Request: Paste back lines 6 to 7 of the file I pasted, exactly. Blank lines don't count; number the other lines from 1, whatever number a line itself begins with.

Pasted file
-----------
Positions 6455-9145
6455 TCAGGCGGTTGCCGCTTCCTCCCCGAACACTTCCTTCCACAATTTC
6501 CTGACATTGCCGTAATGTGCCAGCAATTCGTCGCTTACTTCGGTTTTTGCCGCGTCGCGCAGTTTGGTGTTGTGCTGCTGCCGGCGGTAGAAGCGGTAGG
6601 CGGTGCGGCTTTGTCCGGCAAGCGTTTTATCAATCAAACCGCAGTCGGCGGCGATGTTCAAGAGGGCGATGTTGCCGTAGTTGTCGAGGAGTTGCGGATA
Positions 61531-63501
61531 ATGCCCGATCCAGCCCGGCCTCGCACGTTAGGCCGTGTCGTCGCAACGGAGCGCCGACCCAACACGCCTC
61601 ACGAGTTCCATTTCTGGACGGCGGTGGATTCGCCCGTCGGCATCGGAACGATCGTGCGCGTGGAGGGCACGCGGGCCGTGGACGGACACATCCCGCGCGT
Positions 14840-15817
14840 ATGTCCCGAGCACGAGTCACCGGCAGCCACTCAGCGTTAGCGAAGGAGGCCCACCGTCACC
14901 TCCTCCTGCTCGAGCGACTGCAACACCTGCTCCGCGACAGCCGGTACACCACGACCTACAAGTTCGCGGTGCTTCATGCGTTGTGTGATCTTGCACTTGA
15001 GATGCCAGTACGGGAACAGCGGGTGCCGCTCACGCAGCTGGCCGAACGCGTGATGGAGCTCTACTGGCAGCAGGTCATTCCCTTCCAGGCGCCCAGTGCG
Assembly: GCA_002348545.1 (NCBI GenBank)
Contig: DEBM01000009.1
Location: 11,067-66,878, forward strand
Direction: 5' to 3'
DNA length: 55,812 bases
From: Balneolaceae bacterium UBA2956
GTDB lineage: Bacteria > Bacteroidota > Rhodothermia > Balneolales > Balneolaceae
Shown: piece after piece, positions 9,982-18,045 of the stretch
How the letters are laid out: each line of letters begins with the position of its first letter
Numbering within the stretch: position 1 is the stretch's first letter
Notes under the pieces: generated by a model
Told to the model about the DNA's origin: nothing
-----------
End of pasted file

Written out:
61531 ATGCCCGATCCAGCCCGGCCTCGCACGTTAGGCCGTGTCGTCGCAACGGAGCGCCGACCCAACACGCCTC
61601 ACGAGTTCCATTTCTGGACGGCGGTGGATTCGCCCGTCGGCATCGGAACGATCGTGCGCGTGGAGGGCACGCGGGCCGTGGACGGACACATCCCGCGCGT